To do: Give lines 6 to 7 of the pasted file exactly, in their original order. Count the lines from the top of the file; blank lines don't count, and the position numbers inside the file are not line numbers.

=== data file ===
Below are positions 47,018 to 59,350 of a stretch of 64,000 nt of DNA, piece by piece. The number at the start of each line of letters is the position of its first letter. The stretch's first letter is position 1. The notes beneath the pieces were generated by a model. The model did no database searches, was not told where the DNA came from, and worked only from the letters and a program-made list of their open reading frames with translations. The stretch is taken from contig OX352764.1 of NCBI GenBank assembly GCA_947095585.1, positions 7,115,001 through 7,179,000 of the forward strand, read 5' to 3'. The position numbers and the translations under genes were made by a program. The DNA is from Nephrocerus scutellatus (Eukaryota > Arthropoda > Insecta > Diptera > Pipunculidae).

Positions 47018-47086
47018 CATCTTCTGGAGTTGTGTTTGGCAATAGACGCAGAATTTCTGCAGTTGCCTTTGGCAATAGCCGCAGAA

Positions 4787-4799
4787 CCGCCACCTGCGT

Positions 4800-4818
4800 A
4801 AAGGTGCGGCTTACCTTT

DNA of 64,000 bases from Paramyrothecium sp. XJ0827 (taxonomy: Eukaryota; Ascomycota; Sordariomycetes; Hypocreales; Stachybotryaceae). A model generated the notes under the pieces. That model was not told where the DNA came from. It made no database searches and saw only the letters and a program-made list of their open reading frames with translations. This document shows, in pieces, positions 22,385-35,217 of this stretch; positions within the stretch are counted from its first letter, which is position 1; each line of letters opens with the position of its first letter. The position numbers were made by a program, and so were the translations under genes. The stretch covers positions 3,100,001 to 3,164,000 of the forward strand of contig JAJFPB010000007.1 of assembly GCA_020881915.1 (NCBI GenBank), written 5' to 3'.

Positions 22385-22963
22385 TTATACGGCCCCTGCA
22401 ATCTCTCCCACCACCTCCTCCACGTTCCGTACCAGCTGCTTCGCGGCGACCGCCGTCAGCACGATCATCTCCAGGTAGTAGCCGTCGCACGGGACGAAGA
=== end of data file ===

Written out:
Positions 4800-4818
4800 A